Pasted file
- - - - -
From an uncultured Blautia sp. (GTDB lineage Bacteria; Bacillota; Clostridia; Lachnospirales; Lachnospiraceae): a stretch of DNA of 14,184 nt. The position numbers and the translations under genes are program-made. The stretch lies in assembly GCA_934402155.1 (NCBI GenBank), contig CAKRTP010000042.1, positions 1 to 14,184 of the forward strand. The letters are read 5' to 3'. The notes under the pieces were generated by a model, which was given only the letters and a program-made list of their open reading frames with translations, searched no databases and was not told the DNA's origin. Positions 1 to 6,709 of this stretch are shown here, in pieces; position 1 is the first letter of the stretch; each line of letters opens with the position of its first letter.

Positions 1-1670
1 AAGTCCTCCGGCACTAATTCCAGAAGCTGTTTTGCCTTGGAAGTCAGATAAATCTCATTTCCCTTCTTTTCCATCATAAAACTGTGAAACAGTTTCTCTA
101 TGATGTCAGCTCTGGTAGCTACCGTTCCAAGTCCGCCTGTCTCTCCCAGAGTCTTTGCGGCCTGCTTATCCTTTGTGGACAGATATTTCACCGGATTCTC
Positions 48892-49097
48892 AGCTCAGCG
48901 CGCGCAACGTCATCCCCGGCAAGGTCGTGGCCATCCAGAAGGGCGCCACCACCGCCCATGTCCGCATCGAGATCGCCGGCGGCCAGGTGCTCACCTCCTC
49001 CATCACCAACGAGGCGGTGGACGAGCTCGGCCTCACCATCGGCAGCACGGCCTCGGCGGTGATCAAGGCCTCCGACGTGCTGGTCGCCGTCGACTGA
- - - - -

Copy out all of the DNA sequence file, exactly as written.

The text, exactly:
From an uncultured Blautia sp. (GTDB lineage Bacteria; Bacillota; Clostridia; Lachnospirales; Lachnospiraceae): a stretch of DNA of 14,184 nt. The position numbers and the translations under genes are program-made. The stretch lies in assembly GCA_934402155.1 (NCBI GenBank), contig CAKRTP010000042.1, positions 1 to 14,184 of the forward strand. The letters are read 5' to 3'. The notes under the pieces were generated by a model, which was given only the letters and a program-made list of their open reading frames with translations, searched no databases and was not told the DNA's origin. Positions 1 to 6,709 of this stretch are shown here, in pieces; position 1 is the first letter of the stretch; each line of letters opens with the position of its first letter.

Positions 1-1670
1 AAGTCCTCCGGCACTAATTCCAGAAGCTGTTTTGCCTTGGAAGTCAGATAAATCTCATTTCCCTTCTTTTCCATCATAAAACTGTGAAACAGTTTCTCTA
101 TGATGTCAGCTCTGGTAGCTACCGTTCCAAGTCCGCCTGTCTCTCCCAGAGTCTTTGCGGCCTGCTTATCCTTTGTGGACAGATATTTCACCGGATTCTC
Positions 48892-49097
48892 AGCTCAGCG
48901 CGCGCAACGTCATCCCCGGCAAGGTCGTGGCCATCCAGAAGGGCGCCACCACCGCCCATGTCCGCATCGAGATCGCCGGCGGCCAGGTGCTCACCTCCTC
49001 CATCACCAACGAGGCGGTGGACGAGCTCGGCCTCACCATCGGCAGCACGGCCTCGGCGGTGATCAAGGCCTCCGACGTGCTGGTCGCCGTCGACTGA